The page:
As the article about Ibanez pointed out, the ‘swap’ of Raul for Hafner hasn’t exactly worked out. No surprise there. Cashman is from the “It’s not broke, so let’s fuck with it” school. Like dumping Matsui in favor of Nick Johnson. Forgetting about Chavez to blow $12 million on Youkilis. We’re not talking cost saving measures here. These are just plain old bad judgments.

    I wouldn’t trust Cashman to get equal value in any trade. He’s been living in the glory of the Swisher trade for years. Now that it’s clear that giving up Kennedy instead of Joba or Hughes was the wrong move, and that the Granderson trade didn’t produce a champion, just gave up 2 valuable pieces for the future, I’d prefer to trade anyone on the roster for a new GM.

    • Chip says:

      Well picking up Ibanez in the first place was a pretty wise move that you don’t seem to be giving him credit for. As for Chavez, he didn’t want to come back so its hard to pin the blame on that with Cashman. If you look at some of the other bargain bins he’s picked guys like Aaron Small, Freddy Garcia, Bartolo Colon, Shawn Kelly, ect and he looks pretty decent at doing it.

      As for the Granderson trade, he’s been the team’s second best hitter since he came over. Kennedy has looked great some years but you have to keep in mind that he’s in the NL West. I’m pretty sure Hughes would look decent over there as well. Jackson has really broken out as a great player (except for this season) but he’s essentially been an above average hitter with good defense (according to UZR) while Granderson has been an outstanding hitter with poor defense (according to UZR).

      Overall, I’m pretty sure Cashman has done a good job just keeping this team competitive. I mean, when you consider the fact that we’re even above .500 at the all-star break when your centerfielder, catcher, first baseman, short stop and third baseman have all missed essentially the entire season, you have to give him some credit. Their lineup consists of their best hitter, maybe their 6th best hitter? and a bunch of AAAA guys at best. Also, I’m pretty sure management made the Ichiro trade happen and then all that was left on the market was Wells who was essentially free next season so they gave it a shot.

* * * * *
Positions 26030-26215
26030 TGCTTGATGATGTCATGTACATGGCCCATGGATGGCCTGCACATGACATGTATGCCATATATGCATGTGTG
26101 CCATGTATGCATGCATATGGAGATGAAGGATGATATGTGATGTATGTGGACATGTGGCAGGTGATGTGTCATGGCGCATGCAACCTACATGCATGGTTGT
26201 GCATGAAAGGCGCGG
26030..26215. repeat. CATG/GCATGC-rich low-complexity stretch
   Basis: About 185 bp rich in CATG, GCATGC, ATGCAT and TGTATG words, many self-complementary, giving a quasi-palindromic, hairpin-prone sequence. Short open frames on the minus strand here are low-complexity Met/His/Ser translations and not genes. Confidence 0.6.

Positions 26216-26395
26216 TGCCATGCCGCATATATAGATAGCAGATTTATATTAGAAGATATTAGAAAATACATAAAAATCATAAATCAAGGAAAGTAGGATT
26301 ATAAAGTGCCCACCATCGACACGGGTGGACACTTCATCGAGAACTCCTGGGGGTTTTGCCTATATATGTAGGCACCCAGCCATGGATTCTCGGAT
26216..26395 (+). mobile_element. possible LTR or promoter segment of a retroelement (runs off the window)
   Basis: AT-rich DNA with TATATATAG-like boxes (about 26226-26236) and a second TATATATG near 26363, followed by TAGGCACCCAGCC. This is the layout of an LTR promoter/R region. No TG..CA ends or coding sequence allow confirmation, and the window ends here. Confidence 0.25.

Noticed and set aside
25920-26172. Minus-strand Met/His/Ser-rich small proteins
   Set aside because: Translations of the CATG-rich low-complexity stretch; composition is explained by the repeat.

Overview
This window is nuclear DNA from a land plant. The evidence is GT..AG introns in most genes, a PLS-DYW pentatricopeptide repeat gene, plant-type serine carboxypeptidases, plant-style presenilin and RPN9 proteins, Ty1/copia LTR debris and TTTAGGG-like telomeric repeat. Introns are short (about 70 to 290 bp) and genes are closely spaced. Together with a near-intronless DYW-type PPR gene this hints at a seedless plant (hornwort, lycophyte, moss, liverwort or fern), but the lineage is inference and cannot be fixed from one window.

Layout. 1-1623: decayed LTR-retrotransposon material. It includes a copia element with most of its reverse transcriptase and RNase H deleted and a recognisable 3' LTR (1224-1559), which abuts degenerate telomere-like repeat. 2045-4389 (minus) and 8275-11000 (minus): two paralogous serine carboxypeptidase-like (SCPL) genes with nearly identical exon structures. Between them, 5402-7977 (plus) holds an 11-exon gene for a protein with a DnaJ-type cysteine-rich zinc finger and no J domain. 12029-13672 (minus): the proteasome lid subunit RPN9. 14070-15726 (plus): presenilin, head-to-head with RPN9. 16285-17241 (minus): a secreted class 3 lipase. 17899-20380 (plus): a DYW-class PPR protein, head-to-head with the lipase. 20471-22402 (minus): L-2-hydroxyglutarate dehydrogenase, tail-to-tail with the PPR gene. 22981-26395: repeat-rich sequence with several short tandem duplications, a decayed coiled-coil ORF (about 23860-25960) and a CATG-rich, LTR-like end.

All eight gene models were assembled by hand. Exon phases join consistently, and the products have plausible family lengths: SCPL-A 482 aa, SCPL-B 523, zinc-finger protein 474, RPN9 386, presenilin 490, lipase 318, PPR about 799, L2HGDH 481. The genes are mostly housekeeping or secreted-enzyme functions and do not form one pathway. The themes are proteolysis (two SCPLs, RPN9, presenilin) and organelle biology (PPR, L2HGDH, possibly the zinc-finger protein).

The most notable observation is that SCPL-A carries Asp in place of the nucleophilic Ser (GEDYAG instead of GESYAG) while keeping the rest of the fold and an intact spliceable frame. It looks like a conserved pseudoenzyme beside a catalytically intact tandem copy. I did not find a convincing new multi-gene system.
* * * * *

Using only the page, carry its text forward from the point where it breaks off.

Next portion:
• ExitCashman says:

        Yes, picking up Ibanez was good, as were the others, but for each of the successes, there were several colossal failures: Pedro Feliciano, Damaso Marte, Carl Pavano, Kei Igawa, Javy Vasquez, LaTroy Hawkins, Randy Winn, Chan Ho Park… and those weren’t cheap, or the only ones.

        Kennedy is young and has outperformed both Joba and Hughes. As for this NL West comparison, it’s BS. How come no one talks about the fact that Kuroda is better in the AL East than he was in the NL West?

        Granderson is one-dimensional: Homeruns. No defense, poor average. Jackson was runner-up for RoY in his rookie year, had a bad 2nd year and has been great since. He is far, far better and younger than Gardner.

        The injuries should have been planned for. He went into this season with no back up 1B, a perenially injured replacement 3B for his injured 3B, no C to speak of, no RH hitting OF, etc. Blew his wad on Youk – all 28 games of him. Smart.

        Cashman was against signing Ichiro. Another smart choice.

        The guy is not a quality GM given all the resources at his disposal.

    • FEED.ME.MORE! says:

      Chavez wanted full-time work, so he left.

      Cashman also brought back lefty masher Andruw Jones for a second year. How’d that turn out?

      Ibanez looked like crap for 4 months last season.

      Would you guys have sat through Austin Jackson’s strikeout binge the first few seasons he became a MLer? Or would you have been killing Cashman for NOT trading him for Grandy when he had the chance?

      Ian Kennedy sho’ is dealing the last year and a half……

      Cashman is not perfect, but let’s not act as if he’s presided over some crap team.

    • Bryan says:

      Not really. Hughes is a good #3 starter who has the ability to pitch deep into games and pitch very well. He is homer prone but is more inclined to give up solo shots than others. His ERA is artificially high because he has had a select few awful games. Buuuut…over the past month he has outpitched Phelps, Pettitte, and CC.